I don’t remember much about the generic, winding tour I took when I first set foot on campus, but I do remember scoffing at what appeared to be a hybrid of the sidewalk and Megatron from Transformers: What was this behemoth of cement bulging out of the ground?
I asked the tour guide when Northwestern would finish the construction on this building. Surprisingly, he looked thrilled that he could share his snappy, pre-packaged remark, following the “clever joke + historical trivia + personal story = aww” formula: Basically, during the cementophilic 1960s, the library’s staggered anatomy was built to look like books being pulled from a shelf. Though it can be intimidating, he said, he had great memories studying late with his friends, and soon I would grow to love it too.
I hated the library from the start, but it only got worse when classes began. Bullying the library is a pastime at Northwestern. I found out that its architecture is classified as Brutalist—from the French for raw concrete, béton brut. For all of Fall Quarter, I avoided its single entrance like it was contagious with something nasty.
But by Reading Week, overrun with papers and exams, I conformed. Now I couldn’t admit to having never set foot in the library before. There was no excuse for being perplexed by the turnstiles. It was too late to ask how to escape the gloomy basement, so I wandered for 30 minutes until I found elevators that whisked me to the fifth floor. And then I saw the library in a new light.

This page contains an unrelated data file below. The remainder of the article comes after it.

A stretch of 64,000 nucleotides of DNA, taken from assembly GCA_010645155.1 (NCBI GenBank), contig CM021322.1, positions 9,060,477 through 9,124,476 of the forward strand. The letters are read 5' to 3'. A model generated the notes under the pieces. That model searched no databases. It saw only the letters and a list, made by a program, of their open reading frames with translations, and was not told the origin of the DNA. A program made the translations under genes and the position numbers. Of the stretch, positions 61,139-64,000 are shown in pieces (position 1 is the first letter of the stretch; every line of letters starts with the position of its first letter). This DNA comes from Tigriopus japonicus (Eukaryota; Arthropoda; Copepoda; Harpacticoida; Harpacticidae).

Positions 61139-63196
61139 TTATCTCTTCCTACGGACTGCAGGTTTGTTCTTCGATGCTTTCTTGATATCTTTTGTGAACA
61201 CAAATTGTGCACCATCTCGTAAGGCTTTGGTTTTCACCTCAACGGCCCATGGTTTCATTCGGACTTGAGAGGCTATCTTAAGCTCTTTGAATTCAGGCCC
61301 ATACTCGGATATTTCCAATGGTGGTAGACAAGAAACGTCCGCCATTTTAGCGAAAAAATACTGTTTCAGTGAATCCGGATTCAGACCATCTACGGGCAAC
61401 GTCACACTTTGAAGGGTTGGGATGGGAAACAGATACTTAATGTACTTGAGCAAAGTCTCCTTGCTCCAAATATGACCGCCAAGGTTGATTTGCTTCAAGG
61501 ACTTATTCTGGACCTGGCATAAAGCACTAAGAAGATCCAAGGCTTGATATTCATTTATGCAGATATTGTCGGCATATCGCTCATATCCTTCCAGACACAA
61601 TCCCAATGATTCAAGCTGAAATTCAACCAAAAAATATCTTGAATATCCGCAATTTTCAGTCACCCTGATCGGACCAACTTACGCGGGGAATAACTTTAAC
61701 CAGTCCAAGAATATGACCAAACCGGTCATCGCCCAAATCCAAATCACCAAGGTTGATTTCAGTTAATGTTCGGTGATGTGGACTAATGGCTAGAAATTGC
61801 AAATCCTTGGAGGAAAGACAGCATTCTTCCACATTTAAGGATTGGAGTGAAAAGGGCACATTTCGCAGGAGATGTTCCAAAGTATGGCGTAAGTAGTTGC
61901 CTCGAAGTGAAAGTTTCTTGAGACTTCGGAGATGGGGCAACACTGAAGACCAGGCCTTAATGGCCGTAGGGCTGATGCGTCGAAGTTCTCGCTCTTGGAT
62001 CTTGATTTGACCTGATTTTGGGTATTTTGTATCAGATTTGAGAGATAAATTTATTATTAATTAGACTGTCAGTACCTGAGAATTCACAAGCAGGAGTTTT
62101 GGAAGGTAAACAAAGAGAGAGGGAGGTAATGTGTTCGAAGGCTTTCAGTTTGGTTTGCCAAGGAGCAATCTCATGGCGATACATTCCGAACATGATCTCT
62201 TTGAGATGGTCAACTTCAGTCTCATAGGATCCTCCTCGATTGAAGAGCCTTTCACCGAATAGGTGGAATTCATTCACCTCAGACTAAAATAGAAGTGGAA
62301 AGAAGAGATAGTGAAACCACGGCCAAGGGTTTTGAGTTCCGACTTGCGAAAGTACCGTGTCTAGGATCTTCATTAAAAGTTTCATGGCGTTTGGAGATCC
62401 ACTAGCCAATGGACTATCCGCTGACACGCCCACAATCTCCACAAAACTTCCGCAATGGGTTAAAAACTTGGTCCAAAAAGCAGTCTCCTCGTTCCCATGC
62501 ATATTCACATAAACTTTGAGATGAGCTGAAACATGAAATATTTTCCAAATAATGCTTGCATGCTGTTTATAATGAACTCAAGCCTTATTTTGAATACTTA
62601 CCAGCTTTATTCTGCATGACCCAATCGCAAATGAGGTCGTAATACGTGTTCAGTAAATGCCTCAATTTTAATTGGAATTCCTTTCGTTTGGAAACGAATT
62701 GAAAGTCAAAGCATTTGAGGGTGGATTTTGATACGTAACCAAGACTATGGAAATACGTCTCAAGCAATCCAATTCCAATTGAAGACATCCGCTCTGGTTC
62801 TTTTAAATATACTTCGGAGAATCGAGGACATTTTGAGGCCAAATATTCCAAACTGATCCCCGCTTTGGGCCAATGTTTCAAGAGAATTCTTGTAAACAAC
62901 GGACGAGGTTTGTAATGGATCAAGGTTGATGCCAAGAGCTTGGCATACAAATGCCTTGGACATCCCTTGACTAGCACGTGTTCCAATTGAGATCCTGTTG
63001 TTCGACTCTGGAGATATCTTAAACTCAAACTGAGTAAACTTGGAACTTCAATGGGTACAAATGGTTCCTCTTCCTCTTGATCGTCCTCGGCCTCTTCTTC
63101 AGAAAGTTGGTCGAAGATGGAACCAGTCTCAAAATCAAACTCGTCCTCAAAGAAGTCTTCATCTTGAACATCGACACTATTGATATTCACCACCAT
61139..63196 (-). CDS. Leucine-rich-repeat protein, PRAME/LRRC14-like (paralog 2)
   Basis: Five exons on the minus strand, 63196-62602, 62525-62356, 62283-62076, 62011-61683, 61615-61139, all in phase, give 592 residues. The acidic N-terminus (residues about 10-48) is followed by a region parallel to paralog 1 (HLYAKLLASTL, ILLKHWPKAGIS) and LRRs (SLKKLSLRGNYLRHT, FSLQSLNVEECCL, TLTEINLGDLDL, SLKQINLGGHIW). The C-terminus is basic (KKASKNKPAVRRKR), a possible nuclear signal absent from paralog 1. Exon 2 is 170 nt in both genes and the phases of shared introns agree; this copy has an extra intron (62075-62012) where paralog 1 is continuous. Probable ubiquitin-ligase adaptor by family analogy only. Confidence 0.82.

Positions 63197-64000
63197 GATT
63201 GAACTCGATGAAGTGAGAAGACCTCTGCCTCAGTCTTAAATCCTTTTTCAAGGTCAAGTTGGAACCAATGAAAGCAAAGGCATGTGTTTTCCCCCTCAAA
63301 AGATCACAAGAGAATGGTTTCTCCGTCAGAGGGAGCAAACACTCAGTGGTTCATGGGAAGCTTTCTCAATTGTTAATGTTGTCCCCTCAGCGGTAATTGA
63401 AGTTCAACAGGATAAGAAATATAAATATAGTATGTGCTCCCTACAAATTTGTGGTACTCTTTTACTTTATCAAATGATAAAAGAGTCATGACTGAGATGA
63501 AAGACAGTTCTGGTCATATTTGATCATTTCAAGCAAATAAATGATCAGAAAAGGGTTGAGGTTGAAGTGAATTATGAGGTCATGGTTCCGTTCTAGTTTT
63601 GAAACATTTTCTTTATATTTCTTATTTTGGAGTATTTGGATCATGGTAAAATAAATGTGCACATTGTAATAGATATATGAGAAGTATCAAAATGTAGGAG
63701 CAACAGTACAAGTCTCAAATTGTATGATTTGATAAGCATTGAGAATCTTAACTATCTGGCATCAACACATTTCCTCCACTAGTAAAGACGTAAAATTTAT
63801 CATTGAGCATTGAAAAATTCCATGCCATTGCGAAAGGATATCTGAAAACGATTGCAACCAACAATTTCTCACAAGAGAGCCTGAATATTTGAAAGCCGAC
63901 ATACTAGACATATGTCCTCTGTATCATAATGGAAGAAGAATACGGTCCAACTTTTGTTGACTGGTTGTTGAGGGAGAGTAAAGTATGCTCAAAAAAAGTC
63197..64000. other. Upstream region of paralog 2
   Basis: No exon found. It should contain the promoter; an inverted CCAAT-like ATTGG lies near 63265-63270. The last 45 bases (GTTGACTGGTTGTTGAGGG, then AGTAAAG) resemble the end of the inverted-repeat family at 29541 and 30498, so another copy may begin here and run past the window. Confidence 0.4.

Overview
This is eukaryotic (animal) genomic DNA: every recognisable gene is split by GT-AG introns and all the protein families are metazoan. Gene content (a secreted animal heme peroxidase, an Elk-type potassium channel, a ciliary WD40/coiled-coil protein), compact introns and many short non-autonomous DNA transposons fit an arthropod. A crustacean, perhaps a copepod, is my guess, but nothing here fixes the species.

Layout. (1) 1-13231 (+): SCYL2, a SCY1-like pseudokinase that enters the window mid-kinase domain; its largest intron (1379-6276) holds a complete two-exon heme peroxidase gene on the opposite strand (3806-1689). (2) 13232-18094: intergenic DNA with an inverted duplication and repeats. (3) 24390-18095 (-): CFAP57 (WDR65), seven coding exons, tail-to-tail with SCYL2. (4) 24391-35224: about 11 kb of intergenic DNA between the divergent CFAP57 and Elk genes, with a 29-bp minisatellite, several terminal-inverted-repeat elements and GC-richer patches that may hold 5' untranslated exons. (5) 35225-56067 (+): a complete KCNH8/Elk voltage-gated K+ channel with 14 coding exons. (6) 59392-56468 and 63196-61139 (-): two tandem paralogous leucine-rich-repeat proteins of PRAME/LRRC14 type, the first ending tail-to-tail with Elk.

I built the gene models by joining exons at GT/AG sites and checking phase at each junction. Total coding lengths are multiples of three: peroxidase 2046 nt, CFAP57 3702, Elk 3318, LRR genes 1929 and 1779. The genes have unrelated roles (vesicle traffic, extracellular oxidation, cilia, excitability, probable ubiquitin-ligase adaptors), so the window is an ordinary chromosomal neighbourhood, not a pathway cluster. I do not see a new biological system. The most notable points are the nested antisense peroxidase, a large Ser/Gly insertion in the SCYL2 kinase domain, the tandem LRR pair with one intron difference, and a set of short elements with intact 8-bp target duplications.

The Evanston campus is often criticized for its cluttered architecture. Much of the campus looks far older than it is, thanks to the neo-Gothic work of James Gamble Rogers, who was hired as the university’s architect in 1921 and takes credit for Deering Library, Scott Hall and Lutkin Hall. His work contrasts with the ‘60s Brutalist architecture fashioned by the university’s most famous builder, the concrete-obsessed Walter Netsch, who designed Regenstein Hall, the clock tower and the library.
Maybe the contrast suits us. The buildings on campus range from the ancient-looking structures typical of an elite college to the modern and limit-pushing—an eclecticism that’s mirrored in the student body itself. “What really gives Northwestern’s campus its coherence is the landscaping,” former associate provost, Jeremy Wilson, said in a 2001 issue of Northwestern magazine. And that’s a beautiful thing: a mess of buildings dissimilar in age and architecture but tied together by a common landscape.
The university library is sort of like a maze, with its three, five-floored towers welded to the neo-Gothic, ivy-covered Deering Library next door. Netsch intended to devote each tower to a different discipline: humanities, social sciences and history. Today each one houses a variety of collections but retains its unique charm.
Who knew there was a beanbag nook in Core? A seminar room plastered with maps of the worlds? A hidden lounge between the main library and Deering? When I walk by the shelves, it’s like being caught inside the graph of a complex multivariable function. Everything moves away from me with elegance and symmetry—it’s a circular, graceful library.